In the academic year 2000-2001 CUCPS held the following talks, in the Hopkinson lecture theatre on the New Museums Site.
The Inmos Transputer was a single chip containing a processor, ROM, RAM and IO (in the form of 4 (usually) high-speed serial links), and was thus superficially similar to a microcontroller.
But the processor has a unique architecure and instruction set, and there is support in the microcode for timeslicing between several processes on a single transputer. Alternatively, serveral transputers can be interconnected using the serial links to provide a genuine parallel computer. The devices could thus be used as elements of a reasonably powerful parallel computer, or as a distributed control system for real-world control.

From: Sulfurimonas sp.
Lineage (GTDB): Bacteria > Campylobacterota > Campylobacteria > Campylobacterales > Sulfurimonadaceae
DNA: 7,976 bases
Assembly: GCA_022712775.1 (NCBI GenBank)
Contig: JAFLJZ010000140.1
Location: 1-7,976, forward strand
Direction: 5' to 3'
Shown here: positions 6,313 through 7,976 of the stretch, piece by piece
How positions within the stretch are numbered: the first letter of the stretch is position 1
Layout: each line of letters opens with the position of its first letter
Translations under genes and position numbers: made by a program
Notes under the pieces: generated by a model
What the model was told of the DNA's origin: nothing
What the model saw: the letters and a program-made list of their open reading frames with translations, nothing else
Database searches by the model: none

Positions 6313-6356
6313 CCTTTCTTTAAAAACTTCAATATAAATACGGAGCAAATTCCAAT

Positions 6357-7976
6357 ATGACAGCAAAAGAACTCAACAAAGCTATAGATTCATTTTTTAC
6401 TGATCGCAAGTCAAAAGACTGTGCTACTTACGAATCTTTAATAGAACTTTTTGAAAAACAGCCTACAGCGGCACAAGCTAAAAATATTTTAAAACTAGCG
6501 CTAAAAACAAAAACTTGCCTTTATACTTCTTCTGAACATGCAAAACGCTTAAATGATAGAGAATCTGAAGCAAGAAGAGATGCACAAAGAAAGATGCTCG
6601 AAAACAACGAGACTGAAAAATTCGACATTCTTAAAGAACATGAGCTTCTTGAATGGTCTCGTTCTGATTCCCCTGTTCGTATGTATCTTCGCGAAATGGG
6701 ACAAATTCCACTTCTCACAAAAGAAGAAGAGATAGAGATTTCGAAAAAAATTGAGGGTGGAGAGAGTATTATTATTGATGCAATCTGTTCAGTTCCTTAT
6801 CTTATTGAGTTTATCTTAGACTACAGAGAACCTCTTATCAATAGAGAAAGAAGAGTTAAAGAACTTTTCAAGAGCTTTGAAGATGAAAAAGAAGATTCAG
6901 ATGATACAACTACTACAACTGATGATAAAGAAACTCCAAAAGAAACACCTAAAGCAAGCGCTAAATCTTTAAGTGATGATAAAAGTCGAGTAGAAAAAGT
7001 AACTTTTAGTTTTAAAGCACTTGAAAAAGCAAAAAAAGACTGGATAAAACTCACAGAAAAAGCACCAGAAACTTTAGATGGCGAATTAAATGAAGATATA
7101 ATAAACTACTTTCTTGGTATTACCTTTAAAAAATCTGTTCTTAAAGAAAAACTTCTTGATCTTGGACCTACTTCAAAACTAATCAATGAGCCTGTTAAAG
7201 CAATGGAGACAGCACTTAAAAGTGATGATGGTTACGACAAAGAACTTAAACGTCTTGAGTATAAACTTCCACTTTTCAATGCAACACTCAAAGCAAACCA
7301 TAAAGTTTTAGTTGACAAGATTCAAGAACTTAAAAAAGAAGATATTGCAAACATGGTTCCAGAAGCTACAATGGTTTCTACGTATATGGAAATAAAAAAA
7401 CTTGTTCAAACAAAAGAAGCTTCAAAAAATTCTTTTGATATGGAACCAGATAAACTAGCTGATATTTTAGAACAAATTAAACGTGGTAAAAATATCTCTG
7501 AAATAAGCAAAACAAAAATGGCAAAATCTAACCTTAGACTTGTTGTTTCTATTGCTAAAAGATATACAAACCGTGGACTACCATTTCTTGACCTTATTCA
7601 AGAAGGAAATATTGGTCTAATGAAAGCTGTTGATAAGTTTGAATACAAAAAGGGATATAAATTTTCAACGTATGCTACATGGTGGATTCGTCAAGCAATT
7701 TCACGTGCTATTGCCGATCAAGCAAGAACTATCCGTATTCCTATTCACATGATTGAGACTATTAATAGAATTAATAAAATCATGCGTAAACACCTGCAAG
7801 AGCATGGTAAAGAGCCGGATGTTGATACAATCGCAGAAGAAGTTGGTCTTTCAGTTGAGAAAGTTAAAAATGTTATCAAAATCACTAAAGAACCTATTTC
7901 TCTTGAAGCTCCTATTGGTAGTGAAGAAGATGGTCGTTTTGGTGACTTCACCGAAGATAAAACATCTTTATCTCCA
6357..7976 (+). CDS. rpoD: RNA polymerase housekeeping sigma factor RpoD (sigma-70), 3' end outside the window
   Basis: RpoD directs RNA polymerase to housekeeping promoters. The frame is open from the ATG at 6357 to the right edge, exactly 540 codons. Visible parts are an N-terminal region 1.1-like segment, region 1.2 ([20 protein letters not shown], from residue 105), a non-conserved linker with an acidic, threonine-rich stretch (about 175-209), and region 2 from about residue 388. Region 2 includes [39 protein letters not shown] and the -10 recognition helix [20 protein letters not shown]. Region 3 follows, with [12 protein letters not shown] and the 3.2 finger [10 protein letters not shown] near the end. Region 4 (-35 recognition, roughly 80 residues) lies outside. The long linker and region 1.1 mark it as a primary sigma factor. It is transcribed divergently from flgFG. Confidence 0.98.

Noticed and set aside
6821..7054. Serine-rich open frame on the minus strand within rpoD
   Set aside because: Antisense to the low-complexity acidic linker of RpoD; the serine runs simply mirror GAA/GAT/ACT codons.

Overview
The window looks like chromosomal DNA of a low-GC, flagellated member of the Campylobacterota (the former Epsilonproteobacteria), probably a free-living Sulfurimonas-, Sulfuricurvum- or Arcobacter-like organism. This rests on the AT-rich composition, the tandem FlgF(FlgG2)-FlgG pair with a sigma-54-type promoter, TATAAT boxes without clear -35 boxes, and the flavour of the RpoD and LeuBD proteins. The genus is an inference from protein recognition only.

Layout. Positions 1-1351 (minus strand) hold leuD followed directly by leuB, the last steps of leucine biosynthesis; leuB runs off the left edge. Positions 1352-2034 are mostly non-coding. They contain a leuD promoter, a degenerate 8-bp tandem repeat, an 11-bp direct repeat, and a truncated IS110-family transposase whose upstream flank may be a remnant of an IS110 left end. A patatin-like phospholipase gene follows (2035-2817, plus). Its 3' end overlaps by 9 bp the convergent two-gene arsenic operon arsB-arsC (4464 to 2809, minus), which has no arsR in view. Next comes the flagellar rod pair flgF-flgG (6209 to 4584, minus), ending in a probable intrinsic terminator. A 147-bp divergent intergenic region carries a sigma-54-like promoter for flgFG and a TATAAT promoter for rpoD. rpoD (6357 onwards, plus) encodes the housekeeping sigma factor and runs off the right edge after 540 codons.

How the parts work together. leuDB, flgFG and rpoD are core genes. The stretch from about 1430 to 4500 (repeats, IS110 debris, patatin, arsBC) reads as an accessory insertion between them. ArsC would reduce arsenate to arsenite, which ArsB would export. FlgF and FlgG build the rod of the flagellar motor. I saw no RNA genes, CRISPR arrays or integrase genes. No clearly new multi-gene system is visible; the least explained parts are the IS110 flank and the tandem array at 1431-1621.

In this talk I intend to describe the architecture and hardware features of the transputer, and describe how these unigue devices were used. If there is sufficient time I may say a little about the instruction set and Occam, the high-level programming language designed for this family of processors.
I will hopefully bring along a few transputer-based processor modules, but I doubt, alas, that it will be possible to have any working demonstrations.
Dr Duell has kindly permitted us to distribute his notes for this talk.
Dr Rutter has kindly permitted us to distribute most of the overheads and photographs he showed in the talk:
Minutes of the AGM of 27 February 2001, which took just five minutes and forty-five seconds, are also available.
Return to CUCPS home page
Return to University of Cambridge home page